Tips to Transition Back to School

Heading back to school this month?!  Florida schools are.

When school starts, I feel that there is a lot of stress surrounding the event.  When you are starting a new school or even moving up a grade to a new teacher kids can be nervous, excited, scared or disinterested.  I started thinking about this topic when I was getting all this information home from my daughters new preschool.  They had a lot of good tips and suggestions, however; those suggestions where really geared toward a “traditional and typical” child.

Needless to say, I wouldn’t agree with everything they recommend doing because of my experience with my son with autism.   So, I created some tips to  help ease your transition back to school this year.

  1.  stop buying everything new for the first day of school
    1. I find that kids become attached to their lunch bag and backpack.  I say for the first few days let them take the old, dirty bag that they love and took to school the previous year.  Then when they start to settle into their new routine change the backpack or lunch bag.   The suggestion is to buy new this will work for some kids may love to get their new favorite character bag and that may help them have something to share on the first day.
  2. meet the teacher is stressful
    1. my children cry and ask to leave.  It can seem really overwhelming to have all the kids and their parents all in the room.  There is never any structure to those events and kids are just suppose to know how to find their cubby.  We have gone to meet the teacher without our child before!  Next time, I want to try coming at the very beginning almost early or coming at the end when everyone is leaving.  Then you show up with fewer people and can have a chance to talk with the teacher.
  3. plan a rest or break before school starts
    1. take a week off from summer camp before you go back to school.  Then you and your child can do activities to prepare for back to school.  Explain that you don’t have school this week because you start your new school next week.  Then you can talk about it without there needing to be a conversation.  That gives your child more days to hear about the new school and forget about the old school or camp.
  4. practice at home with new routines
    1. When you went to meet the teacher, was there a sign in procedure?  YUP!  Let’s say it’s preschool; most of the time the teachers want the students to find their name and symbol/picture card and move it over.  You as the parent normally sign them in at the same time.  You can practice this at home.  Make a name card or something similar to what they will use at school.  Use a magnet/felt or Velcro to have them practice selecting their name and moving it to the new board.  You can even make extra name cards for other family members to make her have to figure out which is hers.  Maybe older kids need to unpack their bags and then go write their name or write their spelling words.  Whatever it may be then you can help your child ease into the transition.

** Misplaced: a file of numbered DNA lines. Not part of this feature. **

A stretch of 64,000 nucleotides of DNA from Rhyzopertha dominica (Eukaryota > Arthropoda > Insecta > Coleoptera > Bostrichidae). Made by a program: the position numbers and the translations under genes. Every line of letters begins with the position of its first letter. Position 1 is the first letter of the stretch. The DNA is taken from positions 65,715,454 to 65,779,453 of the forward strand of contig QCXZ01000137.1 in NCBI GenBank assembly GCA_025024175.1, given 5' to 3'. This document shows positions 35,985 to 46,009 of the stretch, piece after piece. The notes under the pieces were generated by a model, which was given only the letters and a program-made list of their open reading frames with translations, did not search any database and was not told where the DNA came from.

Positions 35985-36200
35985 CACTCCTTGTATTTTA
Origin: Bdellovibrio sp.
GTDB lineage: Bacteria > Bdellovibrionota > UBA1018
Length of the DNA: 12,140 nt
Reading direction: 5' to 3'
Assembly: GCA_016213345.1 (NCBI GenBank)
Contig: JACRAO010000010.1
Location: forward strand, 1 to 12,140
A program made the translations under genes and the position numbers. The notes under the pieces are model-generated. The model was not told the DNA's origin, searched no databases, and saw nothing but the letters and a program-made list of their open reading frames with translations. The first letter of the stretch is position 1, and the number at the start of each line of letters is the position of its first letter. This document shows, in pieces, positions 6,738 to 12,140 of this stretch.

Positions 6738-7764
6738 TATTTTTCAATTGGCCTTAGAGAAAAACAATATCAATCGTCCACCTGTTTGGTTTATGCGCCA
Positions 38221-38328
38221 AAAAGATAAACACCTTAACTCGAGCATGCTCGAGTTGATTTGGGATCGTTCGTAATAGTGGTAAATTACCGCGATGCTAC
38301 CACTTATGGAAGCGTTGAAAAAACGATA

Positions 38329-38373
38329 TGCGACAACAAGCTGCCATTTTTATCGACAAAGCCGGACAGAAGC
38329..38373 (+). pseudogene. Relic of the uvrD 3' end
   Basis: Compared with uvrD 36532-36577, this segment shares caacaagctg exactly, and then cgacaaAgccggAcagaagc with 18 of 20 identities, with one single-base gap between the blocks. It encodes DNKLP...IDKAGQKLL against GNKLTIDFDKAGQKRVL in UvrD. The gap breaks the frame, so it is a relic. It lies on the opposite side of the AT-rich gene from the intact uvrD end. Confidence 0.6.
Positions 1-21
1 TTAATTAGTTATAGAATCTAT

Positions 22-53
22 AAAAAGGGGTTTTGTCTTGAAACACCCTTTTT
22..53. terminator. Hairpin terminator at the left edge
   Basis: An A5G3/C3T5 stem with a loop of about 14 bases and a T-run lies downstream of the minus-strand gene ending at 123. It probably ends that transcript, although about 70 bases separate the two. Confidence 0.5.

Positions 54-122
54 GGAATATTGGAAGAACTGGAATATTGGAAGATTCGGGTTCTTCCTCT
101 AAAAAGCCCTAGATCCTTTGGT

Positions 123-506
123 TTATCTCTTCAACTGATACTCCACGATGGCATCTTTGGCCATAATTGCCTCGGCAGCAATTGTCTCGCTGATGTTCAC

5. visit the school or class when no one else is there
    1. Sometimes easier said then done.  If you are going to drive your child to work, practice the drive and car circle.  Taking the bus, go to the bus stop.  Most schools are open prior to the first day for staff development, you can ask if you can bring your child to see the building when there is a meeting so no one is in their rooms.  Walk the routine from drop off to classroom, to cafeteria to classroom and then from classroom to pick up/bus.
  6. expectations for behaviors
    1. I expect for my children to have behaviors that get the teacher to talk to me!  I expect for my daughter to take some time getting used to the behavior chart at school or my son to not care that there is a behavior chart at all.  I do not expect for day 1 or week 1 to be great, I expect for it to take a good two to three months before they are settled into the routine and know what and how to do.
  7. free and reduced lunch
    1. I think everyone should apply for free and reduced lunch.  I support school lunch programs and think having a hot meal at school is a good choice and it’s one less lunch I have to pack.  For most elementary students if you qualify for reduced lunch you actually get it for free.  If you qualify for free and reduced lunch then there are a ton of other benefits: like free or reduced before and after care at school, at Title 1 schools many students can get laptops or tablets, activity fees can be waived like rentals for musical instruments and in high school waivers to take the SAT/ACT.

Don’t forget that if your child has an IEP that you should set a date to observe your child within the first two weeks and then schedule an IEP progress meeting right away to make sure your child has all the support and services in place to be successful.

Have a great school year!

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